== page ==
Microsoft Office Tutorials and References
In Depth Information
RUN A MACRO FROM A SHORTCUT KEY
Part
3
Figure 104. Y ou can change the shortcut key using this dialog.
Additional Details: You can temporarily assign a macro to a shortcut key by
using a macro. Perhaps you want to turn on a shortcut key during one section
of a process and turn it off later in the process. The following line of code
temporarily assigns the MoveDown procedure to Ctrl+m:
Application.OnKey Key:="^m", Procedure:="MoveDown"
To cancel this assignment and return Ctrl+m to its normal function, use:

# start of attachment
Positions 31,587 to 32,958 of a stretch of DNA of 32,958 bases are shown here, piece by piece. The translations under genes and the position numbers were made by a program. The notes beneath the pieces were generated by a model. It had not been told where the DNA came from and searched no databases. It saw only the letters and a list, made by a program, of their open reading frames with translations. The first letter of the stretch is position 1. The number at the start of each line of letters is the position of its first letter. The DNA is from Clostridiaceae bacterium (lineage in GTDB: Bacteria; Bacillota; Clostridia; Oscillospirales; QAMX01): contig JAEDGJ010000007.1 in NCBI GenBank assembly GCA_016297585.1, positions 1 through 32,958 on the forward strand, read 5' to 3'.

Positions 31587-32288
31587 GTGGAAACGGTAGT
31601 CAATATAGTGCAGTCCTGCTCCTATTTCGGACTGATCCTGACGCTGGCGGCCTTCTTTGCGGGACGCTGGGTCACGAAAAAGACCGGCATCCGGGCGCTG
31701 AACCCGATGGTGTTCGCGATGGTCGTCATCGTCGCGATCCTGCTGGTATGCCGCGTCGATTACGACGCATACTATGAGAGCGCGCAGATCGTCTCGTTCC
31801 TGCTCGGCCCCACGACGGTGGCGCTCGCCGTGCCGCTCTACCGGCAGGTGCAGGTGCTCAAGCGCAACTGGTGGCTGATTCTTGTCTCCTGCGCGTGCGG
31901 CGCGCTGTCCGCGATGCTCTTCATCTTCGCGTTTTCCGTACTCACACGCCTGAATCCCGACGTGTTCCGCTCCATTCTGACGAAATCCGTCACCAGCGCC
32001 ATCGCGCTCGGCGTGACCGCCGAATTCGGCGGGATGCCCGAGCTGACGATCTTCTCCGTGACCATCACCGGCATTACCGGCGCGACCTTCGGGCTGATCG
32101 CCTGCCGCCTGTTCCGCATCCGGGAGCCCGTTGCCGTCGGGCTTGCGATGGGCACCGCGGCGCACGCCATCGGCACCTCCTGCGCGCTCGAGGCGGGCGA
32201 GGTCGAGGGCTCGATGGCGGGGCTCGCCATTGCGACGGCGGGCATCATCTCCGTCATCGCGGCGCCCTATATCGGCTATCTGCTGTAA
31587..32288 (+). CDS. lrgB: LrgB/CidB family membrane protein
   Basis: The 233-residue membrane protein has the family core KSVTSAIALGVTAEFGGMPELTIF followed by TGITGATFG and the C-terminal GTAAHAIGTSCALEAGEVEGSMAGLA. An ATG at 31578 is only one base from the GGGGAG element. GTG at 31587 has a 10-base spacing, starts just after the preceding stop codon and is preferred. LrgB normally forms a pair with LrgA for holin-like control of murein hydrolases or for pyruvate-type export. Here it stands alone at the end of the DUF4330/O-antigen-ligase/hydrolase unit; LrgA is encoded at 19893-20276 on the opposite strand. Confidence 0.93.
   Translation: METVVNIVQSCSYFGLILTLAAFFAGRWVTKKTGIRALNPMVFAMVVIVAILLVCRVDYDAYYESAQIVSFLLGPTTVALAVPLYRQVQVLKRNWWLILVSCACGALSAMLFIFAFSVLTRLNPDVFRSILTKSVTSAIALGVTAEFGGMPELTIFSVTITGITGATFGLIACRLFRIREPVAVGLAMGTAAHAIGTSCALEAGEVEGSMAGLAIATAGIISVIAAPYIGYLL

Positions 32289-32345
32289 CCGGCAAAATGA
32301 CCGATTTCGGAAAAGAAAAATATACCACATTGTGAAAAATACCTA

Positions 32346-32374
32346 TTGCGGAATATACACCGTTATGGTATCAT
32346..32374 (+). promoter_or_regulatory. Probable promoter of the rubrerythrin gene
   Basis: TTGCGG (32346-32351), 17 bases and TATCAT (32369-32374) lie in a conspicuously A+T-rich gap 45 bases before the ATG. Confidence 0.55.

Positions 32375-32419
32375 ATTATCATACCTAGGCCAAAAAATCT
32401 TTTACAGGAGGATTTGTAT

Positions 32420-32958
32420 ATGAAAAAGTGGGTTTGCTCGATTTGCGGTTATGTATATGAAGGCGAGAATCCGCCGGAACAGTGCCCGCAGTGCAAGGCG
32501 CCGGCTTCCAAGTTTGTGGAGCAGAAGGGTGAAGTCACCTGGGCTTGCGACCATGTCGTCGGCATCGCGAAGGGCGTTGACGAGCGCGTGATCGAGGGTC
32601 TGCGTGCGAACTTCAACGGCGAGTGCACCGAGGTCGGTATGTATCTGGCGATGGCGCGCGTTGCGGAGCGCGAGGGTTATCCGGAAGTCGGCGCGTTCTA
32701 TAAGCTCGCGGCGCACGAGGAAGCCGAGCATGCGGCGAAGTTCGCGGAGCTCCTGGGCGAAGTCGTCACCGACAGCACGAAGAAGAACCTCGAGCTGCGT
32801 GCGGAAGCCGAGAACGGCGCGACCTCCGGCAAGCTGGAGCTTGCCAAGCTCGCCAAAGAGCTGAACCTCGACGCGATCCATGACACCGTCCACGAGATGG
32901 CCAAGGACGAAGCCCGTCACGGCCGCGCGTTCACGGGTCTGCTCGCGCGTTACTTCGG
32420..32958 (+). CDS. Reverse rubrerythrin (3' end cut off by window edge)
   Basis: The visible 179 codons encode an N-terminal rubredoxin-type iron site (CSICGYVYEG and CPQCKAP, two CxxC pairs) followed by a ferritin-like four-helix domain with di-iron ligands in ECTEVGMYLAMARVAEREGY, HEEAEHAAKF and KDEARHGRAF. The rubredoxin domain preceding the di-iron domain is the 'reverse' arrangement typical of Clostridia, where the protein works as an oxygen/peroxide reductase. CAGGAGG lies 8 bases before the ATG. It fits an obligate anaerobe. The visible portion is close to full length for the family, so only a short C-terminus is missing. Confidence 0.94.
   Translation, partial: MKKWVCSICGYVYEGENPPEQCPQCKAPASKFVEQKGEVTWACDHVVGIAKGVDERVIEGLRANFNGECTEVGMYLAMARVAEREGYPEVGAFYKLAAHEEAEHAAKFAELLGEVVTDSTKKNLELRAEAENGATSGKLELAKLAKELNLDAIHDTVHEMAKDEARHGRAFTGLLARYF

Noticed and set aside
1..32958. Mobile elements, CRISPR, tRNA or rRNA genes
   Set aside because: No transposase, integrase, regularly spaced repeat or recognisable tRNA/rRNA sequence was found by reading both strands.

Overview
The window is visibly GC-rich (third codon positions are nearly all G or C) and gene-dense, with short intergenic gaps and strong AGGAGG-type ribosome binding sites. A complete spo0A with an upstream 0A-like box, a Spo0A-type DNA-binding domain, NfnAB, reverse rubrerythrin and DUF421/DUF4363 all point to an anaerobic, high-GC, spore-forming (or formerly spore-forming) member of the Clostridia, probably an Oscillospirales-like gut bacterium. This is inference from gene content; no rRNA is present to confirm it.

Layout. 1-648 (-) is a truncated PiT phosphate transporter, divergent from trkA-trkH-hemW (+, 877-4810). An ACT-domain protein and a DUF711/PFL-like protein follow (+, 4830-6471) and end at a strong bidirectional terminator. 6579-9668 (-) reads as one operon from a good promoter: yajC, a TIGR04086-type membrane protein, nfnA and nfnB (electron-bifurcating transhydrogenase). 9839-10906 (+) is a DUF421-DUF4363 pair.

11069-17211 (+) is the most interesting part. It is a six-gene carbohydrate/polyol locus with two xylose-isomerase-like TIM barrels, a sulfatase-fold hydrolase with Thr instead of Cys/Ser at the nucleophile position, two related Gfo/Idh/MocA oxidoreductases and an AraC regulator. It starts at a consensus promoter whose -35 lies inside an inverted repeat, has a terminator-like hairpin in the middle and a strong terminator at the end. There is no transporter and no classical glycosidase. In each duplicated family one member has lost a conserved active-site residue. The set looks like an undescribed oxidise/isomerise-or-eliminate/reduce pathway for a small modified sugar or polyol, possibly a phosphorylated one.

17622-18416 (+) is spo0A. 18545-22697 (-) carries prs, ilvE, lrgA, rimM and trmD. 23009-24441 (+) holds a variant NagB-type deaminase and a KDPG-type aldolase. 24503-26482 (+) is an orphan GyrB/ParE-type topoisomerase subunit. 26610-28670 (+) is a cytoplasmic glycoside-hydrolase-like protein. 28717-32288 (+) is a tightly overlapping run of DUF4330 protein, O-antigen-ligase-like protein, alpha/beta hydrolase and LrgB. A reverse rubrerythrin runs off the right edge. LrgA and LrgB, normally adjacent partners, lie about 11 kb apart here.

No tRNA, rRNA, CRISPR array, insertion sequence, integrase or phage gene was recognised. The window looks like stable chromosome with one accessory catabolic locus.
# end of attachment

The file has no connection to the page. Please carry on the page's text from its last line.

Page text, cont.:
Application.OnKey Key:="^m"
To permanently change the shortcut key via code, use:
Application.MacroOptions Macro:="MoveDown", ShortcutKey:="m"
Additional Details: Excel stores the shortcut key in the code module, but it is
not visible in the Visual Basic editor. You have to export the module from VBA.
Follow these steps:
1.
Right-click the module in the Project Explorer and choose Export File.
2.
Save the fi le in a place where you can fi nd it later. Excel proposes a name
such as Module1.bas. You can use this name.
3.
Open the .bas fi le in Notepad.
4.
You see an attribute near each module. The shortcut key is listed, followed by
/n14. So, in Figure 105, the g\n14 attribute means the macro is assigned to
Ctrl+g. The G\n14 attribute means the macro is assigned to Ctrl+Shift+G.
 
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